It was big news when Pfizer, the pharmaceutical company that “set off a landmark eminent domain battle,” announced that it was leaving New London and taking 1,400 jobs with it. It called for a look back at that Supreme Court case, Kelo vs. New London. Here is a choice quote that the NY Times used:
In a 5-to-4 decision, the high court ruled that it was permissible to take private property and turn it over to developers as part of a plan to bolster the local economy. Conservative justices, including Clarence Thomas, dissented. Justice Thomas called New London’s plan “a costly urban-renewal project whose stated purpose is a vague promise of new jobs and increased tax revenue, but which is also suspiciously agreeable to the Pfizer Corporation.”
It is a rare moment when I agree with Clarence Thomas. And 43 states have now taken measures to protect private-property rights.
Blighted? Susette Kelo’s house in New London.
But I don’t believe that New York State is one of them. And just around the holidays, New York’s Court of Appeals announced that the state could exercise eminent domain in claiming land for the Atlantic Yards project. And thus it ruled that the neighborhood in questions was “blighted.”
I used to live half a block from Atlantic Yards and I take issue with the notion that it is a blighted neighborhood. It’s not a pretty area, but there is a pretty successful shopping mall, independent stores, bars, and restaurants all in the vicinity.
Blighted doesn’t just have to mean dreary, apparently. I also imagine that the folks who live in Norwood, Ohio, another area being considered blighted for eminent domain use, would argue that blighted is the correct term for their neighborhood.
Blighted? Doesn’t really look like it.
Here is a definition according to Colorado (sorry, I’m a little lazy this morning — if you have a better source for the definition of blighted, I’ll fix this):
“Blighted area” means an area that, in its present condition and use and, by reason of the presence of at least four of the following factors, substantially impairs or arrests the sound growth of the municipality, retards the provision of housing accommodations, or constitutes an economic or social liability, and is a menace to the public health, safety, morals, or welfare:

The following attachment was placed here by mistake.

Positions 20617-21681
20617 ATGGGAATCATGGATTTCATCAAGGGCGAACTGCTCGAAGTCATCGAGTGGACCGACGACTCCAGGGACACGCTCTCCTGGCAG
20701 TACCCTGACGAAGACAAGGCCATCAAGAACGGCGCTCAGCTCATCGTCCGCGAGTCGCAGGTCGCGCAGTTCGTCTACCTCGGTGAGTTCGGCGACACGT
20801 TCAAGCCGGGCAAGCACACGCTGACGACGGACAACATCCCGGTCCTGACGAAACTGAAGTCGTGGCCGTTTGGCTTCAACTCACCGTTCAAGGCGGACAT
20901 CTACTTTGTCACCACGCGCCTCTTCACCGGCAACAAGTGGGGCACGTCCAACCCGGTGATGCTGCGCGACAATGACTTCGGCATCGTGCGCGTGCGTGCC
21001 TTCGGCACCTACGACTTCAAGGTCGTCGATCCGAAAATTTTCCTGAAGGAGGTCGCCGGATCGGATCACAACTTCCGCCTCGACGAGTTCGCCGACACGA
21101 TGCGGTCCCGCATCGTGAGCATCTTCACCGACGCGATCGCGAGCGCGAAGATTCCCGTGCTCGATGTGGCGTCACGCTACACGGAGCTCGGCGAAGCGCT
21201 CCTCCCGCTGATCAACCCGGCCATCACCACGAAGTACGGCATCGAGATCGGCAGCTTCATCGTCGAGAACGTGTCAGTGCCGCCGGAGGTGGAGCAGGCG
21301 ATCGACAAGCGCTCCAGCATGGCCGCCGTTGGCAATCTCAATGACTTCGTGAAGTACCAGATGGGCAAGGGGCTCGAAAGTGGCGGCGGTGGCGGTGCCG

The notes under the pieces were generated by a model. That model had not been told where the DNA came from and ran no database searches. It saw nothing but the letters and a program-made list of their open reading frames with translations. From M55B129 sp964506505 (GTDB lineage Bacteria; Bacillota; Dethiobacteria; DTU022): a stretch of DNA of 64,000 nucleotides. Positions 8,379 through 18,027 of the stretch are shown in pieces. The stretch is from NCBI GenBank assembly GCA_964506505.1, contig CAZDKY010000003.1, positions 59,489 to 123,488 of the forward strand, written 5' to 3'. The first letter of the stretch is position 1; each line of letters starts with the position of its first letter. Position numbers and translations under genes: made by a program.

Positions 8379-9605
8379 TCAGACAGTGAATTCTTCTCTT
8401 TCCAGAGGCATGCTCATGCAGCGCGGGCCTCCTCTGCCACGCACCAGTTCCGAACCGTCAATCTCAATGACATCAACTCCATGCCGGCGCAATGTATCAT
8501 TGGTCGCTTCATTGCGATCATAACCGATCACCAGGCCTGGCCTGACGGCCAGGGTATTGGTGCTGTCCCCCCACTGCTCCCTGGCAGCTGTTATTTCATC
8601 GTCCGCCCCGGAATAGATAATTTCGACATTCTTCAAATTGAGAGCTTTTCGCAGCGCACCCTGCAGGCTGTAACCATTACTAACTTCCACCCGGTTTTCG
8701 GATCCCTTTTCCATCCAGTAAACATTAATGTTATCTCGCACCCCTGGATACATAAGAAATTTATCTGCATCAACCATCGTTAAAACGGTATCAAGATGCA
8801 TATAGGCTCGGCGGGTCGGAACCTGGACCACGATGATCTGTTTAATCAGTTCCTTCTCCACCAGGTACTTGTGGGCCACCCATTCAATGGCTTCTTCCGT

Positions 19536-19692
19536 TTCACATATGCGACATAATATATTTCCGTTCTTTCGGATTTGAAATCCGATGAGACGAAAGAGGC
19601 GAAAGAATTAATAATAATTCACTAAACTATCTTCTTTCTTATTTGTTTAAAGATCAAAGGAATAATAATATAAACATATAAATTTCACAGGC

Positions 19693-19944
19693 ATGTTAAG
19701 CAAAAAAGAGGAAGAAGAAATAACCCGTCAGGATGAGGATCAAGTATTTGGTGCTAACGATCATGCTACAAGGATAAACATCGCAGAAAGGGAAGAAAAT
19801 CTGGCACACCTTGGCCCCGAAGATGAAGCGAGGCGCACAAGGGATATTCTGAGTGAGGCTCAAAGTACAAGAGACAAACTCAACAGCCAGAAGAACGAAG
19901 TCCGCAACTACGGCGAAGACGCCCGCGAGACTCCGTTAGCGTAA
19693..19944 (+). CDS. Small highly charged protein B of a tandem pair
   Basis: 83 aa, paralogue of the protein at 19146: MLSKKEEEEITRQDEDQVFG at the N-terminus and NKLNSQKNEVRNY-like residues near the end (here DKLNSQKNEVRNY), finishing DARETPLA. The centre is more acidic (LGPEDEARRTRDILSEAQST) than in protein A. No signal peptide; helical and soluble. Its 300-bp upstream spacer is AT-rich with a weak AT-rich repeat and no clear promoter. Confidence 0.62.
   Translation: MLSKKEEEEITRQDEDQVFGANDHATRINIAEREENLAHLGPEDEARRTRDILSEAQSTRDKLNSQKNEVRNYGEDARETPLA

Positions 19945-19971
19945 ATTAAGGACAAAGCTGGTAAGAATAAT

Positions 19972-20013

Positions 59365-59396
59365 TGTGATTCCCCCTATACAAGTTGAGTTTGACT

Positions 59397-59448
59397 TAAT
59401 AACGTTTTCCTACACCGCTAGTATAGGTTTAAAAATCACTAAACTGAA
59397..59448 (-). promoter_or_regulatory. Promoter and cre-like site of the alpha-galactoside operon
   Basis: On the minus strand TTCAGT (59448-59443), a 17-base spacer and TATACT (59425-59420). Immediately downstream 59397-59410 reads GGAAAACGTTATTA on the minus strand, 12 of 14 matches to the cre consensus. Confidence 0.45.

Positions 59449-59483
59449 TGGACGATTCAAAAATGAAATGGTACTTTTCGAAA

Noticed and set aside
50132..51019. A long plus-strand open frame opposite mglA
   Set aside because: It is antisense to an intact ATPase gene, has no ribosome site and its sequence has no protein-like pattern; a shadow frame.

(a) Slum, deteriorated, or deteriorating structures;
(b) Predominance of defective or inadequate street layout;
© Faulty lot layout in relation to size, adequacy, accessibility, or usefulness;
(d) Unsanitary or unsafe conditions;
(e) Deterioration of site or other improvements;
(f) Unusual topography or inadequate public improvements or utilities;
(g) Defective or unusual conditions of title rendering the title non-marketable;
(h) The existence of conditions that endanger life or property by fire or other causes;
(i) Buildings that are unsafe or unhealthy for persons to live or work in because of building code violations, dilapidation, deterioration, defective design, physical construction, or faulty or inadequate facilities;
(j) Environmental contamination of buildings or property;
(k.5) The existence of health, safety, or welfare factors requiring high levels of municipal services or substantial physical underutilization or vacancy of sites, buildings, or other improvements;
(l) If there is no objection of such property owner or owners and the tenant or tenants of such owner or owners, if and, to the inclusion of such property in an urban renewal area, “blighted area” also means an area that, in its present condition and use and, by reason of the presence of any one of the factors specified in paragraphs (a) to (k.5) of this subsection (2), substantially impairs or arrests the sound growth of the municipality, retards the provision of housing accommodations, or constitutes an economic or social liability, and is a menace to the public health, safety, morals or welfare. For purposes of this paragraph (1), the fact that an owner of an interest in such property does not object to the inclusion of such property in the urban renewal area does not mean that the owner has waived any rights of such owner in connection with laws governing condemnation.
While I would agree that there is much vacant land in the Atlantic Yards area, that there is an “inadequate street layout” and other problems, the fact is that the neighborhood is fairly vibrant nonetheless. And while I think that the train yards could be revitalized, I don’t think that other buildings, where people currently live and don’t want to leave, need to be taken over. Is the definition of blighted problematic or is the whole concept of eminent domain the problem? I’m curious to know if there are lots of instances when non-controversial eminent domain usage radically transformed a neighborhood into a much better place. Any examples you want to share?
Diana Lind is the former executive director and editor in chief of Next City.